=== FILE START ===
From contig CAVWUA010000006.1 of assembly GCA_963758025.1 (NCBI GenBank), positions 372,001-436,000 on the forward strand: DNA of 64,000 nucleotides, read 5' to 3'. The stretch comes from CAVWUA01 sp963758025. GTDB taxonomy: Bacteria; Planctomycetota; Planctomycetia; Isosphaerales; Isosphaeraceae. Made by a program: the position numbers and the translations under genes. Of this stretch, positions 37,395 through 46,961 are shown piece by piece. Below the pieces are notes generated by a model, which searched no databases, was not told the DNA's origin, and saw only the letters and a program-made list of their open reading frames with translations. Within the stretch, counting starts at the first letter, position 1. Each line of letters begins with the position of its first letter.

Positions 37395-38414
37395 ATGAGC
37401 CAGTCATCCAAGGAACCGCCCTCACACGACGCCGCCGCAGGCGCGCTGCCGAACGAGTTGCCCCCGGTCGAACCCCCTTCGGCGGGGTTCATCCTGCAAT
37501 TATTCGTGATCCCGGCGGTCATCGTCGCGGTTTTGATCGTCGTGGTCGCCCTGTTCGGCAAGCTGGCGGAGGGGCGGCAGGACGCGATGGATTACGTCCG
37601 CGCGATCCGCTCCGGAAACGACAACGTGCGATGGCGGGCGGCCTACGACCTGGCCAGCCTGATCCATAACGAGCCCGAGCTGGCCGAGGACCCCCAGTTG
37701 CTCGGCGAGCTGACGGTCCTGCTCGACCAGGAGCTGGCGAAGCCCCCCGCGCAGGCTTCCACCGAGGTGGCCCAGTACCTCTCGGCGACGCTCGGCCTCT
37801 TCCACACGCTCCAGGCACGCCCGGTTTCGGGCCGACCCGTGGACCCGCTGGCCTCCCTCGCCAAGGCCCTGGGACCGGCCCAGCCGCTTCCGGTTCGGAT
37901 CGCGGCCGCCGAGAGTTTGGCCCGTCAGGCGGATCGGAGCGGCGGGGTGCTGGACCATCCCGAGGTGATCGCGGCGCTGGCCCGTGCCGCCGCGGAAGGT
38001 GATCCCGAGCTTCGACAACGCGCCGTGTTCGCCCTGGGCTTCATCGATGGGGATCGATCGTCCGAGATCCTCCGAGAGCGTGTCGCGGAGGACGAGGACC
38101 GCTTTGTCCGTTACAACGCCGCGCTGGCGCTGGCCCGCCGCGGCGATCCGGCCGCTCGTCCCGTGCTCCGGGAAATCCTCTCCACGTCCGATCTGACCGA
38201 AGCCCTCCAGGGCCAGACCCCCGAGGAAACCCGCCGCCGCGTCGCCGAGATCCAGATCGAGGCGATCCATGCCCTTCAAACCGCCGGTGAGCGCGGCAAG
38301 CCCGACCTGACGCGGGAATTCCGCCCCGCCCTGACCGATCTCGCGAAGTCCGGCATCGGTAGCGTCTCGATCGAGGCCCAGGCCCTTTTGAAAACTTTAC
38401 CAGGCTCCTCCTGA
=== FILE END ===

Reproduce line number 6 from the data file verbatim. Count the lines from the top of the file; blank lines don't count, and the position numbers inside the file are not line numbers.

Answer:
37601 CGCGATCCGCTCCGGAAACGACAACGTGCGATGGCGGGCGGCCTACGACCTGGCCAGCCTGATCCATAACGAGCCCGAGCTGGCCGAGGACCCCCAGTTG